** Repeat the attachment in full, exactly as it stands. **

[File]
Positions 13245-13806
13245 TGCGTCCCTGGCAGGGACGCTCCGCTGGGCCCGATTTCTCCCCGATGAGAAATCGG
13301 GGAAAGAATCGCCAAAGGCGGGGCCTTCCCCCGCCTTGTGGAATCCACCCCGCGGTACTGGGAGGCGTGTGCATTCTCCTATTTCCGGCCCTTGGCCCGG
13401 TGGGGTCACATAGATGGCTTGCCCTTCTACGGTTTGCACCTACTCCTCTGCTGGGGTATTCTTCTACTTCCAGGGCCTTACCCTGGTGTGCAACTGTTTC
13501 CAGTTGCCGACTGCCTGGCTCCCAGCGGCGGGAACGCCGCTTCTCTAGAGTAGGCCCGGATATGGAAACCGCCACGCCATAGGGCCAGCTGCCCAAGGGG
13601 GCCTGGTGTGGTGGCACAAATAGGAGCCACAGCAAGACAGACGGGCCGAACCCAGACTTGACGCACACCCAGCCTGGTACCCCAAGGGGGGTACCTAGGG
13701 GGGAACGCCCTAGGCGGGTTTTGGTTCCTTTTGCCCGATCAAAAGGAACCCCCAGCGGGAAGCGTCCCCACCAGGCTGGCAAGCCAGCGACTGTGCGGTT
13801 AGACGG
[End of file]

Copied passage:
Positions 13245-13806
13245 TGCGTCCCTGGCAGGGACGCTCCGCTGGGCCCGATTTCTCCCCGATGAGAAATCGG
13301 GGAAAGAATCGCCAAAGGCGGGGCCTTCCCCCGCCTTGTGGAATCCACCCCGCGGTACTGGGAGGCGTGTGCATTCTCCTATTTCCGGCCCTTGGCCCGG
13401 TGGGGTCACATAGATGGCTTGCCCTTCTACGGTTTGCACCTACTCCTCTGCTGGGGTATTCTTCTACTTCCAGGGCCTTACCCTGGTGTGCAACTGTTTC
13501 CAGTTGCCGACTGCCTGGCTCCCAGCGGCGGGAACGCCGCTTCTCTAGAGTAGGCCCGGATATGGAAACCGCCACGCCATAGGGCCAGCTGCCCAAGGGG
13601 GCCTGGTGTGGTGGCACAAATAGGAGCCACAGCAAGACAGACGGGCCGAACCCAGACTTGACGCACACCCAGCCTGGTACCCCAAGGGGGGTACCTAGGG
13701 GGGAACGCCCTAGGCGGGTTTTGGTTCCTTTTGCCCGATCAAAAGGAACCCCCAGCGGGAAGCGTCCCCACCAGGCTGGCAAGCCAGCGACTGTGCGGTT
13801 AGACGG